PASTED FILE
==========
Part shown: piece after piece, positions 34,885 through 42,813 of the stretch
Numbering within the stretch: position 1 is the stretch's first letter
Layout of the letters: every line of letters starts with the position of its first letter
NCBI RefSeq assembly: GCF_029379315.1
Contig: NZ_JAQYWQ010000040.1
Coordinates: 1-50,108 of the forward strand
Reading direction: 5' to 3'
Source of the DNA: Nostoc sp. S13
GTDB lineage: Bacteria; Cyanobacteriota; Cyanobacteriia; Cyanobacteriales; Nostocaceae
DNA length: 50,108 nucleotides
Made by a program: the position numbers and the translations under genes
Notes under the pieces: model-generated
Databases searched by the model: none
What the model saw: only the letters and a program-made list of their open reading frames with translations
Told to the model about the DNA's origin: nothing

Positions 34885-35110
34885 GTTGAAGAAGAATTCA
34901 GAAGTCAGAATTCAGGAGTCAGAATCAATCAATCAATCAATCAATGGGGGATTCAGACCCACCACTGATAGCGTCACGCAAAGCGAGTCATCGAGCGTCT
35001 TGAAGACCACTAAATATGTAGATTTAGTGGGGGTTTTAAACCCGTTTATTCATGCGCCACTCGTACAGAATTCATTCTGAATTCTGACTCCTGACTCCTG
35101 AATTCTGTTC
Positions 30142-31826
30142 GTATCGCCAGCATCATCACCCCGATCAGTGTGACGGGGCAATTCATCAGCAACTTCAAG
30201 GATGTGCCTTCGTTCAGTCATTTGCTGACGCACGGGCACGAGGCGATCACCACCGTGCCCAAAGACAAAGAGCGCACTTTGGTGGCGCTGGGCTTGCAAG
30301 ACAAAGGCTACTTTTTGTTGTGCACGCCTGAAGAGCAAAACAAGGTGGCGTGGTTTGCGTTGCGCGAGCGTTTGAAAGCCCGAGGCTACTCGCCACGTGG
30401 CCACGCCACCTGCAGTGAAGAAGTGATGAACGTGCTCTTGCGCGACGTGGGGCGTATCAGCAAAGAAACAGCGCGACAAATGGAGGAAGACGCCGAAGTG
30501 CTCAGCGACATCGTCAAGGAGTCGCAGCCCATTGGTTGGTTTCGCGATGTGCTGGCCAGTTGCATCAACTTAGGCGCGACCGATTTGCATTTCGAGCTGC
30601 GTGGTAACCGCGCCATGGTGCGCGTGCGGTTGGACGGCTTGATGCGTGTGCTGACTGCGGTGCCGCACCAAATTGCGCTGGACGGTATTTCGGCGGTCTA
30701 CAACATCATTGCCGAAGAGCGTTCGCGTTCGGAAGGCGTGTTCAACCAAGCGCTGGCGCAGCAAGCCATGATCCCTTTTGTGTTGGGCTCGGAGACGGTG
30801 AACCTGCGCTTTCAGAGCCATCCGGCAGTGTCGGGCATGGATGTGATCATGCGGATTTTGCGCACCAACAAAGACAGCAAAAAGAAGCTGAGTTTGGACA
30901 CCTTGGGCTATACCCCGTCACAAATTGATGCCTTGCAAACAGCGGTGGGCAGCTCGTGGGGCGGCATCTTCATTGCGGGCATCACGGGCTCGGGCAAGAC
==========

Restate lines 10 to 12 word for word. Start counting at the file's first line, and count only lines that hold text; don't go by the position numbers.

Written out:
DNA length: 50,108 nucleotides
Made by a program: the position numbers and the translations under genes
Notes under the pieces: model-generated